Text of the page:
The previous answer was strong. I would merely add that Hale’s importance is to represent the individuals who believe in the system of justice and struggle with the corruption that is a part of it. Hale’s significance of being a “broken minister,” in Proctor’s words, is powerful because he struggles with how to reconcile justice in the face of corruption. On one hand, Hale is quite admirable. He is the first individual in the position of some power to condemn Abigail for the lies she spreads. This is significant because it shows that at the most basic of levels, even individuals who are embedded in the machine of the Status Quo can speak out against injustice within it. Miller writes his drama about Salem, but also with the ghost of Nazism in mind. He recognizes that many Germans were decent, but went along with the Nazis because they were a part of the system and could not speak out against it. Hale is a character who rebuffs this, as he speaks out against the proceedings, suffers banishment because of his dissent, and returns to counsel the accused in trying to appease his own guilt for what he has done. Yet, Hale is also shown to be “broken” and a bit dangerous in his desire to want to “fix things” in accordance to the wrong ends. Hale’s faith in a system that has become so corrupted is dangerous. To an extent, Hale is still an apologist for a system that has wrongly condemned people and sent them to their death. It is here where Hale’s significance achieves even greater complexity in that when one sees evil, there can be little negotiation with it. Hale’s desire to compel those accused to be witches is rebuked by Elizabeth’s last lines of the play in that John’s actions represent “goodness.” Hale can never lay claim to this because he fails to make a formal and final break with a system of corruption and intrinsic evil. It is to this end that Hale acquires even greater significance.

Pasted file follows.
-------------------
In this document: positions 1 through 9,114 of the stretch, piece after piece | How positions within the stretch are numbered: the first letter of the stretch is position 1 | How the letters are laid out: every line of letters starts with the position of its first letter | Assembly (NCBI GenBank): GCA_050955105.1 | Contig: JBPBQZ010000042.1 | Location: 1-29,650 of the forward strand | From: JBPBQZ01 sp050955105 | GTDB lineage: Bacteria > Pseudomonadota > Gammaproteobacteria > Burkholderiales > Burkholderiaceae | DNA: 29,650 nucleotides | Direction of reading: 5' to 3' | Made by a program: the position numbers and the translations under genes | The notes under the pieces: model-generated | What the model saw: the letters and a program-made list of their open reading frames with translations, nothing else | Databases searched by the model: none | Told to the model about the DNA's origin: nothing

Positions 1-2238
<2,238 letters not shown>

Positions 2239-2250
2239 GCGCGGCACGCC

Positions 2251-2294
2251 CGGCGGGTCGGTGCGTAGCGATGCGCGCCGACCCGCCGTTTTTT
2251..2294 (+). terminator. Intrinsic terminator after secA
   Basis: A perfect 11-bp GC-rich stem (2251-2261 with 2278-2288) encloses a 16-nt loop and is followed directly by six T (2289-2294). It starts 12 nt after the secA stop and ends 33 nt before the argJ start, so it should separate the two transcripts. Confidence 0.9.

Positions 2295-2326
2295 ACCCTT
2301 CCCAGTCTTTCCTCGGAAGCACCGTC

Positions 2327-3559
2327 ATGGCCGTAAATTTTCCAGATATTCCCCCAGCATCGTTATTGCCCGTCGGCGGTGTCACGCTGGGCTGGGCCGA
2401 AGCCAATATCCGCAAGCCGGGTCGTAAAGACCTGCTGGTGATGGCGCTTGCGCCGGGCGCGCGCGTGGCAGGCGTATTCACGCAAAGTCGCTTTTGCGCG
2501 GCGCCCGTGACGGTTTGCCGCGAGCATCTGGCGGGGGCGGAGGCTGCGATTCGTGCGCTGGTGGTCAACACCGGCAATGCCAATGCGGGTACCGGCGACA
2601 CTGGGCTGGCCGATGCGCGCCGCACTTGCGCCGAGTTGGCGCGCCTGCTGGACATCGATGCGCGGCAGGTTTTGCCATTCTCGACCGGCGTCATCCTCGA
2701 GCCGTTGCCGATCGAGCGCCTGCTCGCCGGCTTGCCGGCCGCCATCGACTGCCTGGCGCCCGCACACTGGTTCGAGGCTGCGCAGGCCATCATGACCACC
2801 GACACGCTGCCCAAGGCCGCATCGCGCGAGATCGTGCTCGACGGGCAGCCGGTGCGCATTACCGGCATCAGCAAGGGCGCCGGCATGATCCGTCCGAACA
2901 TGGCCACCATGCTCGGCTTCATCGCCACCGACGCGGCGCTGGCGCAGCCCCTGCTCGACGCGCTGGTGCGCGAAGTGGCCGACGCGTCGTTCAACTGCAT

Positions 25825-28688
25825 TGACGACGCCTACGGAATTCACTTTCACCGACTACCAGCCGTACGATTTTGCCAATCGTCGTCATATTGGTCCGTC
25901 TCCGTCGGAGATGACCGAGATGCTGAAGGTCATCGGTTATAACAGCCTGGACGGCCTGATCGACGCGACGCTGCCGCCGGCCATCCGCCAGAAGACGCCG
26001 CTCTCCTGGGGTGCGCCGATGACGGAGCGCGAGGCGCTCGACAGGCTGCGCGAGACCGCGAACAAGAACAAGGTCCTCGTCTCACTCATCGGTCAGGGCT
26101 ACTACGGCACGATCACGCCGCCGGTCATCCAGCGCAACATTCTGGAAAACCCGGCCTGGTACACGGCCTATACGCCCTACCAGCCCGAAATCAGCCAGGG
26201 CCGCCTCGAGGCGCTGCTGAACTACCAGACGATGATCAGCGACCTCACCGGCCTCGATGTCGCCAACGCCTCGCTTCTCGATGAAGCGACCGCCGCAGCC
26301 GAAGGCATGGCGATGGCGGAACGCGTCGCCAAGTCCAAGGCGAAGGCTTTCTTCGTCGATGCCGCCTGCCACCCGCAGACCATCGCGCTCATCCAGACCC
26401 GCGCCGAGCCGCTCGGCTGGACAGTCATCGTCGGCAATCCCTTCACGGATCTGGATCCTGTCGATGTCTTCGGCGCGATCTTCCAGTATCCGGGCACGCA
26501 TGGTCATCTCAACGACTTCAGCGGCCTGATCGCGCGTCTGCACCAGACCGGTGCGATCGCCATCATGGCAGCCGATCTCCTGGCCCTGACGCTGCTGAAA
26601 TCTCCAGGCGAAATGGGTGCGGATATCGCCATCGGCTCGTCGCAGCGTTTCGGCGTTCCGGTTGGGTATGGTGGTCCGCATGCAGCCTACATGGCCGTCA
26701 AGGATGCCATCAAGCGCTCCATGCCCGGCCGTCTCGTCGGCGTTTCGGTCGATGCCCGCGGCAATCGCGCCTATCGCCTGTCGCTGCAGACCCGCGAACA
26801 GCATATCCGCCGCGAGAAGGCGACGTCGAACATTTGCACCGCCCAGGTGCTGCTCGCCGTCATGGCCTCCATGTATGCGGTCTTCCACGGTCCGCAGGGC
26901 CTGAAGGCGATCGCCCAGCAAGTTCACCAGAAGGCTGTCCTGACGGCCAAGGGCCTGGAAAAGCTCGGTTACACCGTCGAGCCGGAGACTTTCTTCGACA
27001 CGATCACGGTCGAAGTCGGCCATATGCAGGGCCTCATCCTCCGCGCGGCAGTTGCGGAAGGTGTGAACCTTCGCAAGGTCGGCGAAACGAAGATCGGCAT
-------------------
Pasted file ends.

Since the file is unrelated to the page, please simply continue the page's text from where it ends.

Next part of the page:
Reverend Hale is an expert on demonic activity and witchcraft. He has been summoned to help the minister and leaders of the church determine what to do about the strange behavior of the girls.
In the beginning, Reverend Hale supported the witch trials, but later he changed his mind:
He was one of the most prominent and influential clergymen associated with the witch trials, and is most noted as having initially supported the trials, and then changing his mind, publishing a critique of them.
Reverend Hale begins looking in every home for witches. He seems to be level headed, but when innocent people are comdemned as witches, he begans to realize the error of the leaders ways.
Reverend Hale believes John Proctor is innocent. He pleads with Elizabeth to convince John to claim he is a involved in witchcraft and to deny the devil. Then he will be saved. Of course, Elizabeth determines she will not because John finally has his goodness. She will not take that from John. John Proctor hangs.